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  • LARRC Farquharson Murphy 2016 S1 Methods

    Rights statement: © 2016 Language and Reading Research Consortium, Farquharson and Murphy. This is an open-access article distributed under the terms of the Creative Commons Attribution License (CC BY). The use, distribution or reproduction in other forums is permitted, provided the original author(s) or licensor are credited and that the original publication in this journal is cited, in accordance with accepted academic practice. No use, distribution or reproduction is permitted which does not comply with these terms.

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Ten steps to conducting a large, multi-site, longitudinal investigation of language and reading in young children

Research output: Contribution to journalJournal article

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  • Language and Reading Research Consortium
  • Kelly Farquharson
  • Kimberley A. Murphy
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Article number419
<mark>Journal publication date</mark>30/03/2016
<mark>Journal</mark>Frontiers in Developmental Psychology
Volume7
Number of pages16
Pages (from-to)1-16
Publication statusPublished
Original languageEnglish

Abstract

Purpose:
This paper describes methodological procedures involving execution of a
large-scale, multi-site longitudinal study of language and reading comprehension in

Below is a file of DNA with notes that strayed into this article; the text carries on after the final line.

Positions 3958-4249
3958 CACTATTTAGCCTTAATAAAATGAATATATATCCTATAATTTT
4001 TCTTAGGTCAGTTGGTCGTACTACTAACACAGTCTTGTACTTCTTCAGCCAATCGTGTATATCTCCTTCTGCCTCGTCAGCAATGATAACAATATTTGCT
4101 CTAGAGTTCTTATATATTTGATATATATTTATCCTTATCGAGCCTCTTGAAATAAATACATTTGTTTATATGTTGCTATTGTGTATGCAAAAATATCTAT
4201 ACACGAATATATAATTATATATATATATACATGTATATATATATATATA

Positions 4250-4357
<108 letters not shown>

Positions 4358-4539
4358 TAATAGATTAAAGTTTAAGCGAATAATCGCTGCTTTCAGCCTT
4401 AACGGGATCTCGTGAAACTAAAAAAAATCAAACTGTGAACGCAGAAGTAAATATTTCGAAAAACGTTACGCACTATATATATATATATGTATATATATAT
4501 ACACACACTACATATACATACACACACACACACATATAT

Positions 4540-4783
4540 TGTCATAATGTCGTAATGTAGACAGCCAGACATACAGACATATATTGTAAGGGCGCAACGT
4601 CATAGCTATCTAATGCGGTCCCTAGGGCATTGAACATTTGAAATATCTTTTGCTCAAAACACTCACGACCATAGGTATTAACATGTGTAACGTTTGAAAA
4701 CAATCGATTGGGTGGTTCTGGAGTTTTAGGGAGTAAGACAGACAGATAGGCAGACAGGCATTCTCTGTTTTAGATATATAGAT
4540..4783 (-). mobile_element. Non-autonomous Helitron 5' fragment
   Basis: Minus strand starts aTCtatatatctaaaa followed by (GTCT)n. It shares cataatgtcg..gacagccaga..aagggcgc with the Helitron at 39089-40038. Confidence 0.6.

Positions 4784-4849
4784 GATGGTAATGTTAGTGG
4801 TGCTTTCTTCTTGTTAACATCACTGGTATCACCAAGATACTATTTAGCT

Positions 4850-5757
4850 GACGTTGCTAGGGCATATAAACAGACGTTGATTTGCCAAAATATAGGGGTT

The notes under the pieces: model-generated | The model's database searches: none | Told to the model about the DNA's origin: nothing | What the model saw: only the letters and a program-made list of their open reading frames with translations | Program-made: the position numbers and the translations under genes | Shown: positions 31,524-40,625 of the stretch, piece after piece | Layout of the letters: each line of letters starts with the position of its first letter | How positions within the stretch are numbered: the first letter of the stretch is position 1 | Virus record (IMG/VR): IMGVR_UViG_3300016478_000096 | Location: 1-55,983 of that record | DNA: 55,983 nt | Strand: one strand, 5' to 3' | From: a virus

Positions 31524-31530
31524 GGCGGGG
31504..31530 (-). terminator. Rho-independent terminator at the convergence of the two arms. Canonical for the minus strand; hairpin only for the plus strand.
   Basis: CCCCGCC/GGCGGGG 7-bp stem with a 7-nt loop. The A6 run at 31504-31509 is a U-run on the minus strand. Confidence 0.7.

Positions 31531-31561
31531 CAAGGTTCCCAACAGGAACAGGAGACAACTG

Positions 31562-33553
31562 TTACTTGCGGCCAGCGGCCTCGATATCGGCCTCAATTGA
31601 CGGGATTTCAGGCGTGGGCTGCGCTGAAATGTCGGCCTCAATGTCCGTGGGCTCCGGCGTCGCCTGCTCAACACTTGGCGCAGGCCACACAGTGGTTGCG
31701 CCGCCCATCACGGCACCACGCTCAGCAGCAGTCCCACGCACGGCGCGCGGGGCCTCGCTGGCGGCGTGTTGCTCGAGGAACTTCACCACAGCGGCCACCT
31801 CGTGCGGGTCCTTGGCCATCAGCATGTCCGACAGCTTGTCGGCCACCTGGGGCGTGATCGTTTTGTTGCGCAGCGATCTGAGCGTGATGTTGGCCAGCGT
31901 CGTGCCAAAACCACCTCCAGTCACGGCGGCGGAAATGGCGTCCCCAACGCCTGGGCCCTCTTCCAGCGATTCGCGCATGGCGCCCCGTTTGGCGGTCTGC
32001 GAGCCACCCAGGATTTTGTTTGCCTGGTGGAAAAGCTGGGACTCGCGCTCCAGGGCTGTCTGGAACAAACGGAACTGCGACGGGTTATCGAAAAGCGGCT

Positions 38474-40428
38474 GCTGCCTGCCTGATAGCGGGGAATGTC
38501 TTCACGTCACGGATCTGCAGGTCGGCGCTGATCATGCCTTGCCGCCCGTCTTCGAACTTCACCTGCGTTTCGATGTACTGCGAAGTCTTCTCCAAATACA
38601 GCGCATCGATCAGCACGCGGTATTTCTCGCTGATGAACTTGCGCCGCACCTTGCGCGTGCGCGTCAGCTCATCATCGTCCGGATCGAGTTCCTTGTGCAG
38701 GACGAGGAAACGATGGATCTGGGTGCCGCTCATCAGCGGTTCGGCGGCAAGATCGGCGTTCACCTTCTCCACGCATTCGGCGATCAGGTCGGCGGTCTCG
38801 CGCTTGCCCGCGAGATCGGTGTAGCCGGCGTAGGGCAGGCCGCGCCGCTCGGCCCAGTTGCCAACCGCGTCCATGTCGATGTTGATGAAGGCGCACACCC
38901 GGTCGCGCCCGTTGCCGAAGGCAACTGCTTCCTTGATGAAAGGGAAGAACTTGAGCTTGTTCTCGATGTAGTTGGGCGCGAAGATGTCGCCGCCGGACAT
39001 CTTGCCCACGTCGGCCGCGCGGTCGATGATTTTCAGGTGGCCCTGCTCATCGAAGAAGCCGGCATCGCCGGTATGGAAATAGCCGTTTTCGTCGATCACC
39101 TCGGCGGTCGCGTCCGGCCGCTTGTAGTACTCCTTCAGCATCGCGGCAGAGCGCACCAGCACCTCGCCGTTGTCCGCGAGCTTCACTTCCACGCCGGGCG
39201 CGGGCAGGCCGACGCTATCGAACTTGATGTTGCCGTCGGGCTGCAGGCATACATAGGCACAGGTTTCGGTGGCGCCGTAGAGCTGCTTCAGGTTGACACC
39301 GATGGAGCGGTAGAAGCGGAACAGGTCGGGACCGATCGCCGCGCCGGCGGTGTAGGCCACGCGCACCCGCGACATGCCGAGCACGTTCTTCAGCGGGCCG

young children. Researchers in the Language and Reading Research Consortium
(LARRC) developed and implemented these procedures to ensure data integrity across
multiple sites, schools, and grades. Specifically, major features of our approach, as well
as lessons learned, are summarized in 10 steps essential for successful completion of a
large-scale longitudinal investigation in early grades.

Method:
Over 5 years, children in preschool through third grade were administered a
battery of 35 higher- and lower-level language, listening, and reading comprehension
measures (RCM). Data were collected from children, their teachers, and their
parents/guardians at four sites across the United States. Substantial and rigorous effort
was aimed toward maintaining consistency in processes and data management across
sites for children, assessors, and staff.

Conclusion:
With appropriate planning, flexibility, and communication strategies in
place, LARRC developed and executed a successful multi-site longitudinal research
study that will meet its goal of investigating the contribution and role of language
skills in the development of children’s listening and reading comprehension. Through
dissemination of our design strategies and lessons learned, research teams embarking
on similar endeavors can be better equipped to anticipate the challenges.

Bibliographic note

© 2016 Language and Reading Research Consortium, Farquharson and Murphy. This is an open-access article distributed under the terms of the Creative Commons Attribution License (CC BY). The use, distribution or reproduction in other forums is permitted, provided the original author(s) or licensor are credited and that the original publication in this journal is cited, in accordance with accepted academic practice. No use, distribution or reproduction is permitted which does not comply with these terms.